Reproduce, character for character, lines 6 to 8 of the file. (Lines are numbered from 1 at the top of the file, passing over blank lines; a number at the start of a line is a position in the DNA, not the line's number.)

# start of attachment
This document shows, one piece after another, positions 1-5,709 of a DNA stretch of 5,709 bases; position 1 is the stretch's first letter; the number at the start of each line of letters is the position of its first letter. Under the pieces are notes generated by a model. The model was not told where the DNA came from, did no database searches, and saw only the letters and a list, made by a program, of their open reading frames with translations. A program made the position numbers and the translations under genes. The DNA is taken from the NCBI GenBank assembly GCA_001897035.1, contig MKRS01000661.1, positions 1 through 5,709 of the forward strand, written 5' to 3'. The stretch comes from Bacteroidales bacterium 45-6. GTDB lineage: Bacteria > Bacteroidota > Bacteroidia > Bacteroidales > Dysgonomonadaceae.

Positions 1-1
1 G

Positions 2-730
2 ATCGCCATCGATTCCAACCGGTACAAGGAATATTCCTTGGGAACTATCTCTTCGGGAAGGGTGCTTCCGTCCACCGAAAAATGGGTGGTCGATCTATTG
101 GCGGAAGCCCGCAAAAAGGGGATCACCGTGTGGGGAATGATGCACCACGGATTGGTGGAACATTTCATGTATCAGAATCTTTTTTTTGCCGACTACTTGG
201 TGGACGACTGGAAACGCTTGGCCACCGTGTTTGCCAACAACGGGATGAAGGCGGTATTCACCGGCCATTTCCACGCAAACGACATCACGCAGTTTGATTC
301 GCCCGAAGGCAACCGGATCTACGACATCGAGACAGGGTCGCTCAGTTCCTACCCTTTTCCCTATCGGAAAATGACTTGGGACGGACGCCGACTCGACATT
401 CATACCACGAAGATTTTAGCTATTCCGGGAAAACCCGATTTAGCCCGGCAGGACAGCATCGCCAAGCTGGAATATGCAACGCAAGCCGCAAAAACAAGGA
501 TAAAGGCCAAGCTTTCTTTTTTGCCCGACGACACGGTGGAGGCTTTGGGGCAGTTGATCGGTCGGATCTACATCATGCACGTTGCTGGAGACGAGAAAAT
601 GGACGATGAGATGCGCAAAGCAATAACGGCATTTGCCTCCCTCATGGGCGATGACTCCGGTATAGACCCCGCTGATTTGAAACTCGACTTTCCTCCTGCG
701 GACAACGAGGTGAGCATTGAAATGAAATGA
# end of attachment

101 GCGGAAGCCCGCAAAAAGGGGATCACCGTGTGGGGAATGATGCACCACGGATTGGTGGAACATTTCATGTATCAGAATCTTTTTTTTGCCGACTACTTGG
201 TGGACGACTGGAAACGCTTGGCCACCGTGTTTGCCAACAACGGGATGAAGGCGGTATTCACCGGCCATTTCCACGCAAACGACATCACGCAGTTTGATTC
301 GCCCGAAGGCAACCGGATCTACGACATCGAGACAGGGTCGCTCAGTTCCTACCCTTTTCCCTATCGGAAAATGACTTGGGACGGACGCCGACTCGACATT